I do not believe in a god, except as a personified image of an ought, a moral imperative declaring the best ways for human beings to live.
To say, for instance, that “Jesus is the way” makes sense to me in those terms. To the extent that the behavior and teachings of Jesus reveal the best ways for us to live—lovingly, peaceably, wisely—then Jesus deserves our reverence and commands our following, as do any others who demonstrate comparable virtues, of whatever time or culture—a pantheon of virtuous paragons.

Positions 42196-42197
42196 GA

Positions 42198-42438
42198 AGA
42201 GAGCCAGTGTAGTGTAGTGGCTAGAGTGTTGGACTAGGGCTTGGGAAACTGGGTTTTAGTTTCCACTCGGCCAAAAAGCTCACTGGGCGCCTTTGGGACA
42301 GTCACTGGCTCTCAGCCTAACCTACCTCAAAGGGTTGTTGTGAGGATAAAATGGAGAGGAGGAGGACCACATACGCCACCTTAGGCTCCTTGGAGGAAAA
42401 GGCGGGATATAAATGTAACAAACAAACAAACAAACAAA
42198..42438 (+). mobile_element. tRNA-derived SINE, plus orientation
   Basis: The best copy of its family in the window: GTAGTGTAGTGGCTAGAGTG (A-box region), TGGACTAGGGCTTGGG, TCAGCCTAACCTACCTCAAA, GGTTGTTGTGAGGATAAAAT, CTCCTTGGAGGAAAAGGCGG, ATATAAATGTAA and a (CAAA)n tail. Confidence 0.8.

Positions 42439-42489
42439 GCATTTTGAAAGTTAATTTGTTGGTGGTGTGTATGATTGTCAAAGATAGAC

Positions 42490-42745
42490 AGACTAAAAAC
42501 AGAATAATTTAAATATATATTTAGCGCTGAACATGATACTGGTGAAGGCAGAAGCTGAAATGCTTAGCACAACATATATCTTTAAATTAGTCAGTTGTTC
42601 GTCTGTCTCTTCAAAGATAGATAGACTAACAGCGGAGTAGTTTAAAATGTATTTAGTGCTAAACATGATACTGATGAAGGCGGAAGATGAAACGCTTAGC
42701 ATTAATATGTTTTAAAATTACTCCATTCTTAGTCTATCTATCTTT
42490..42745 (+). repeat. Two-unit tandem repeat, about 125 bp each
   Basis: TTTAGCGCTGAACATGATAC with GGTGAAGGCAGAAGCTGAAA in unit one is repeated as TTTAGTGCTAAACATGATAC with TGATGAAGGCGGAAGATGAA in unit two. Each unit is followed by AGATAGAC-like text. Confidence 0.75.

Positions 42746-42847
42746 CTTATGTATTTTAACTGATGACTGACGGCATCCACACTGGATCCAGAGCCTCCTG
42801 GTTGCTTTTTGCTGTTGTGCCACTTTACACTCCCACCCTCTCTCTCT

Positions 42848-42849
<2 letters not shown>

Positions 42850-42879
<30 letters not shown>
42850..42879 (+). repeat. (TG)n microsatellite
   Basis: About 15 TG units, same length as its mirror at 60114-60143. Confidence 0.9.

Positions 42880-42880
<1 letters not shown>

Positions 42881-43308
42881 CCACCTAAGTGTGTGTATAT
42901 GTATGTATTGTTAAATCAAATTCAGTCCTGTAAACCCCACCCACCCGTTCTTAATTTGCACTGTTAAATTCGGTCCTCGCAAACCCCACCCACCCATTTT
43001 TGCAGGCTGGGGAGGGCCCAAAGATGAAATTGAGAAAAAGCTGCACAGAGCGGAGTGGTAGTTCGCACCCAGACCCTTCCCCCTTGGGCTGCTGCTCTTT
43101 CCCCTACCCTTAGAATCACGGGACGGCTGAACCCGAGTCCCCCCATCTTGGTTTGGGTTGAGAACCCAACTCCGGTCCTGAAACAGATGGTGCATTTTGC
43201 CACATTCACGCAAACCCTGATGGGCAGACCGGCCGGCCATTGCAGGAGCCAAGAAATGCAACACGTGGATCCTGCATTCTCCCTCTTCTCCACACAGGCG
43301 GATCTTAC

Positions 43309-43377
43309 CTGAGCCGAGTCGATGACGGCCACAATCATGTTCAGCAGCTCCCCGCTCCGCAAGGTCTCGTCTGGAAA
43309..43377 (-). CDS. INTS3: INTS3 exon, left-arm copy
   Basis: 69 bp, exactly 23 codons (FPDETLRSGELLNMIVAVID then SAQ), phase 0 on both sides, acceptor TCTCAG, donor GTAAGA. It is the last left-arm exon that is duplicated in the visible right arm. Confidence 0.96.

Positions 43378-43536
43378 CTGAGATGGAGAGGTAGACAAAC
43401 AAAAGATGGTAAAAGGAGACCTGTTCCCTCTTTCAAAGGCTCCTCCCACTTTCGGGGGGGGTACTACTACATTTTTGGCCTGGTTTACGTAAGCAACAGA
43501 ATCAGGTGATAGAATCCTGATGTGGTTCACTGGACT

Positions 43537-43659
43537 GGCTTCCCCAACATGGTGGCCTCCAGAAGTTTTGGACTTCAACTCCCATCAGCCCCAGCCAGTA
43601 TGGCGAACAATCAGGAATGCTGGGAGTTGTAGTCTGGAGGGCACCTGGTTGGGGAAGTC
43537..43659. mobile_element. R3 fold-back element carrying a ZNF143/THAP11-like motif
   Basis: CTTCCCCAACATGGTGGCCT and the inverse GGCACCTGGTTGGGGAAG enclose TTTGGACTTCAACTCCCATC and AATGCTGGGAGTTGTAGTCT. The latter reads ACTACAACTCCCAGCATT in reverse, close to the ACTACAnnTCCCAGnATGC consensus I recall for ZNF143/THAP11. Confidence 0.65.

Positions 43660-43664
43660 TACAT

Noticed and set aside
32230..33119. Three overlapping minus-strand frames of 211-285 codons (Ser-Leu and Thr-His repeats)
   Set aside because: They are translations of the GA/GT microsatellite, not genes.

These virtuous exemplars inspire emulation rather than command obedience. They bid us to follow in the righteousness of their decisions and actions, but not to deify their persons, build statues or monuments to worship them, or to turn them into idols.
Moses is the way, Jesus is the way, the Buddha is the way, Lao-tse is the way, and countless others, women as well as men, ancients and contemporaries—all who keep and show the way of loving kindness, of compassion, of care for the well-being of all creatures, great and small.
To be thus godly is our goal.